In a particularly spicy episode, the boys are joined by Weidenhammer’s Aaron Sheehan and they discuss eCommerce costs in 2019, problems in the Magento community, and how product copy is so important.
Watch the video live stream here.
1:22 Aaron Sheehan In The House
Aaron’s appearance on the show has been long overdue.
Kalen last saw Aaron at the ShipperHQ Meetup and Aaron gives them a shoutout for hosting a great event.
3:00 Don’t Fear the RFP’r
Aaron gave a talk at the Meetup that he had developed a few weeks before for Meet Magento New York.
It was called Strategic Migration to M2: How to Run an RFP Process and was geared towards merchants in an effort to change the ways they approach spending money on development.
Let’s not just assume Magento 2 is a new coat of paint on an existing house.
Obviously you need to do some work when looking at features, but you need to move away from making assumptions. Aaron also speaks to the importance of understanding the culture of the agency that you are working for.
In Austin, it was a less Magento-specific audience, so Aaron included possibly looking at other platforms to find an ideal fit.
8:00 No Strings Attached
Phillip brings up Merchant To Merchant and how he has found that most people believe that the things agencies tell them come with a string attached.
This idea triggered the creation of Merchant to Merchant because Phillip thought that a lot of the advice that merchants are receiving would be better received if that advice was coming from another merchant.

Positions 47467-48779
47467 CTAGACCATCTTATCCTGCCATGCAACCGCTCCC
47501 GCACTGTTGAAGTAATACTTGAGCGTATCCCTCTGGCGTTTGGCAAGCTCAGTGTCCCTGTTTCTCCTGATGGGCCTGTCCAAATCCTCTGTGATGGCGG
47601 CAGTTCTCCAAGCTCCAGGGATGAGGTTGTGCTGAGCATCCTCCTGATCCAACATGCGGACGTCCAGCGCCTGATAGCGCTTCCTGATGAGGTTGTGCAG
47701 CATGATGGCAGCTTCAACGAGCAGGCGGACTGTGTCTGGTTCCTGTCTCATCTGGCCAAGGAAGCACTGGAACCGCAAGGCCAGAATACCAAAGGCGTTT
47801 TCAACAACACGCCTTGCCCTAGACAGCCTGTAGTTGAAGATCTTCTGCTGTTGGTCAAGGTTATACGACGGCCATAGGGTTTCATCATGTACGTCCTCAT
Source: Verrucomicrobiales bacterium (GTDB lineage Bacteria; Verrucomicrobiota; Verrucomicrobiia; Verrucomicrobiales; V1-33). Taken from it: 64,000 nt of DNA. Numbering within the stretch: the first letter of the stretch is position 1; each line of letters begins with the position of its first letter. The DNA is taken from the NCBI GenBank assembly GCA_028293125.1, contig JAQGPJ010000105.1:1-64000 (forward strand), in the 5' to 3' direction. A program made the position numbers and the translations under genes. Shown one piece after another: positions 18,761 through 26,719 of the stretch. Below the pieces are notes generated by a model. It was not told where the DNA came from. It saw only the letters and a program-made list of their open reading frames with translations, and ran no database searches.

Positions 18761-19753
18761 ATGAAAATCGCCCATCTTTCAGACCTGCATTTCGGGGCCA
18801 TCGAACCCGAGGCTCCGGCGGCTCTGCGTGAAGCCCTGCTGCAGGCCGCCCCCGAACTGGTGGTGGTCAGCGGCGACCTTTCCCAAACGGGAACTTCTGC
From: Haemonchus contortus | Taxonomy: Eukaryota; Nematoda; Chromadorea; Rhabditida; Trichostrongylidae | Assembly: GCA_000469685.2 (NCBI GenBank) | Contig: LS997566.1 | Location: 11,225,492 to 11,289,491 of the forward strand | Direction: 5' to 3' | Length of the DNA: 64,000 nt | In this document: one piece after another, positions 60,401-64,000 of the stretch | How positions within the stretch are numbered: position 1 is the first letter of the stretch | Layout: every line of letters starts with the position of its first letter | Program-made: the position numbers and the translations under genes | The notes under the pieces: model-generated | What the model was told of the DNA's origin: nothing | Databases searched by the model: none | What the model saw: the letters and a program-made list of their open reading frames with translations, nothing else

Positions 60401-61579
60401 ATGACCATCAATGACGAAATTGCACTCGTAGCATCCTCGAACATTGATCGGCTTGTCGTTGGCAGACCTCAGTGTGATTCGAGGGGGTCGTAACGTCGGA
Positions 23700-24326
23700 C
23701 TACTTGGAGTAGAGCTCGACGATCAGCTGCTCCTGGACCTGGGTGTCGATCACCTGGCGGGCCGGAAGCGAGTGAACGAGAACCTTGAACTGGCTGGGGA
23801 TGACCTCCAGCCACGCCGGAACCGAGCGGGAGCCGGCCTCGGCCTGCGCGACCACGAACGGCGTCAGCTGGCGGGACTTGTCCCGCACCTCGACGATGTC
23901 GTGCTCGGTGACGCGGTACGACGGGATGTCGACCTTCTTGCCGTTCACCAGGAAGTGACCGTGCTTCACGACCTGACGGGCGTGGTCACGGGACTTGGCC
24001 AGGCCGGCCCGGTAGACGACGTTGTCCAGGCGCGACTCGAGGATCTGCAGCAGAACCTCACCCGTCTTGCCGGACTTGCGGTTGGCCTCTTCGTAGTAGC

Phillip also proves his immense knowledge of the Spanish language during this segment. You’ve been warned.
10:52 Hammering Out Some Details
Kalen asks Aaron to talk a bit about the types of clients that he deals with at Weidenhammer.
Aaron clarifies that he is contractually obligated to say that they will work with any merchant, on any platform, in any space but in the Magento space, he has seen that most of the growth has been B2B.
The flexibility that Magento offers B2B clients who have bespoke processes that they need to map to eCommerce is a big draw and where Aaron has seen the most amount of growth on Magento.
12:57 A Quick Timeout for a Review (But Make It Sassy)
Phillip derails the whole conversation to mention that the show got a review on Apple Podcasts…
I wish every podcast came with a shorter version of itself.
It’s just too much of self repeating and useless information.
Some episodes do have valuable stuff, others are just rumors mixed with product placements.
In reference to this, Phillip points out that so far in this episode, there have been zero rumors or product placements.
13:58 Product Photography as a Service
Phillip asks Aaron to speak a little bit more about the range of services that he feels might be applicable in 2019 and how merchants enter into conversations to discuss these services.